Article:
The ability to restart a computation is gained by decoupling calling a handler from unwinding the stack.

We have introduced a new keyword HANDLE, that's like CATCH, but doesn't unwind the stack (HANDLE and CATCH are analogous, but not equal, to Common Lisp's handler-bind and handler-case, respectively).

HANDLE is used to act from inside the THROW statement. We have used this to implement restarts, a stylized way to use exceptions.

I hope this post makes clear the difference between ordinary exception handling, and Lisp condition systems, all of which feature restarts in one form or another.

Further reading:
Footnotes:

(1) This is inspired by Dylan. Common Lisp actually treats conditions and restarts separately.

5 comments:

kbob said...

Most hardware exception mechanisms also decouple invoking the handler from unwinding the stack. And the C/Unix runtime also decouples signal handling from setjmp/longjmp.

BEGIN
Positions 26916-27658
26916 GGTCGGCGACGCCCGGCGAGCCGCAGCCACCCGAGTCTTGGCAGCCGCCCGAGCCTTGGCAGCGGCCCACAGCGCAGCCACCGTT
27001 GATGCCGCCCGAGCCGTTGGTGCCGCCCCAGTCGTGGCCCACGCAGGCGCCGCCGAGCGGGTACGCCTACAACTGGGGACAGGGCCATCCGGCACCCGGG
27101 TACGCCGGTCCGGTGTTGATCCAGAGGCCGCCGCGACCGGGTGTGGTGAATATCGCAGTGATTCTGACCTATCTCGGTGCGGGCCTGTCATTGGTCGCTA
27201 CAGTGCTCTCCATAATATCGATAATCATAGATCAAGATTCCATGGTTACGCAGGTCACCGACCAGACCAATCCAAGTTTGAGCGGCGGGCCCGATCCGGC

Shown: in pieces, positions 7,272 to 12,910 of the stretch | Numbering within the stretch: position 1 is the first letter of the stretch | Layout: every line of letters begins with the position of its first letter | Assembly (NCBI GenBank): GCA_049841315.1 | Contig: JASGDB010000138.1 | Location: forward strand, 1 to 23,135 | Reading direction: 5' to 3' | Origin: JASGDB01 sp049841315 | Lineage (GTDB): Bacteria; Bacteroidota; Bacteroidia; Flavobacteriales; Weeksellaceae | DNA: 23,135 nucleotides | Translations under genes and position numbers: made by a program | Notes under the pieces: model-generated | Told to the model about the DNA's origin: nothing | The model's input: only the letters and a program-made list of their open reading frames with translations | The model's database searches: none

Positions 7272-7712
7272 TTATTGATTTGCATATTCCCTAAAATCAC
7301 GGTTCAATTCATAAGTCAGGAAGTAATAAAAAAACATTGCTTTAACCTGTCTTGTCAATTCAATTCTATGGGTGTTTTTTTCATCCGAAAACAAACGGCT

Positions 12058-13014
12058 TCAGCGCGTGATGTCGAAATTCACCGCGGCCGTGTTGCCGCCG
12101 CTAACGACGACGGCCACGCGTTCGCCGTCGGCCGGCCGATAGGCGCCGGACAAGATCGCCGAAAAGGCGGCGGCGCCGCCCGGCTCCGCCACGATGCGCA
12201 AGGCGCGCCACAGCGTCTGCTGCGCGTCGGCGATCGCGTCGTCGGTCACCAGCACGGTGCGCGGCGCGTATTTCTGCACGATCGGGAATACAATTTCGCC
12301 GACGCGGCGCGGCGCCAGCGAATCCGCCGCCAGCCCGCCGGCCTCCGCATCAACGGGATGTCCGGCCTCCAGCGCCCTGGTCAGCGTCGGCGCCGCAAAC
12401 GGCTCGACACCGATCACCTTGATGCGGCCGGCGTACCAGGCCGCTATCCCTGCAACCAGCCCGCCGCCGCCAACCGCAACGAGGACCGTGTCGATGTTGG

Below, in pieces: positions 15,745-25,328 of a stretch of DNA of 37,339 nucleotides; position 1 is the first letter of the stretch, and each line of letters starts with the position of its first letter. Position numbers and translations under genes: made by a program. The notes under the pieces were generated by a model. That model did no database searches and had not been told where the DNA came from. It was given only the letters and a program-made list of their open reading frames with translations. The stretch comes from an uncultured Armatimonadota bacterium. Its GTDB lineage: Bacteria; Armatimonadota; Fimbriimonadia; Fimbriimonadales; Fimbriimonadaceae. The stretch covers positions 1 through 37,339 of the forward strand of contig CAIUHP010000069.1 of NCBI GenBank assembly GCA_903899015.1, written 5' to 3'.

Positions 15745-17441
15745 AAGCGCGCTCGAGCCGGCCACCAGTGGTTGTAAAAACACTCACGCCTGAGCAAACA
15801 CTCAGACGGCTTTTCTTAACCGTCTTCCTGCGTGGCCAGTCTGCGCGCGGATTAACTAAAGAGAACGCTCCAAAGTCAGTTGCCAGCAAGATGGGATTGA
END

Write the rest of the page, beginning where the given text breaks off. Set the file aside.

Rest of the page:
So it's not exactly unique to Lisp, though Lisp was probably first to use the idea in a high level language.

As I become more familiar with Scheme, I look forward to finding occasions to restart from exceptions.

Archit said...

Shameless plug restarts in Ruby!!!

http://github.com/archit/restarts

Easy to implement in any language supporting call-cc.

史可 阆 said...

It could be more clear if you kindly also demonstrate how UseValRestart and LetUserChooseValRestart interact with the end user.

Anonymous said...

Java doesn't just unwind the stack. It also executes any protected regions to release locks from synchronized blocks and to make sure finally runs. How would condition handling affect that?

Manuel Simoni said...

Anon: when and if the stack is actually unwound (normally or through a "jump"), "finally" statements are processed as usual.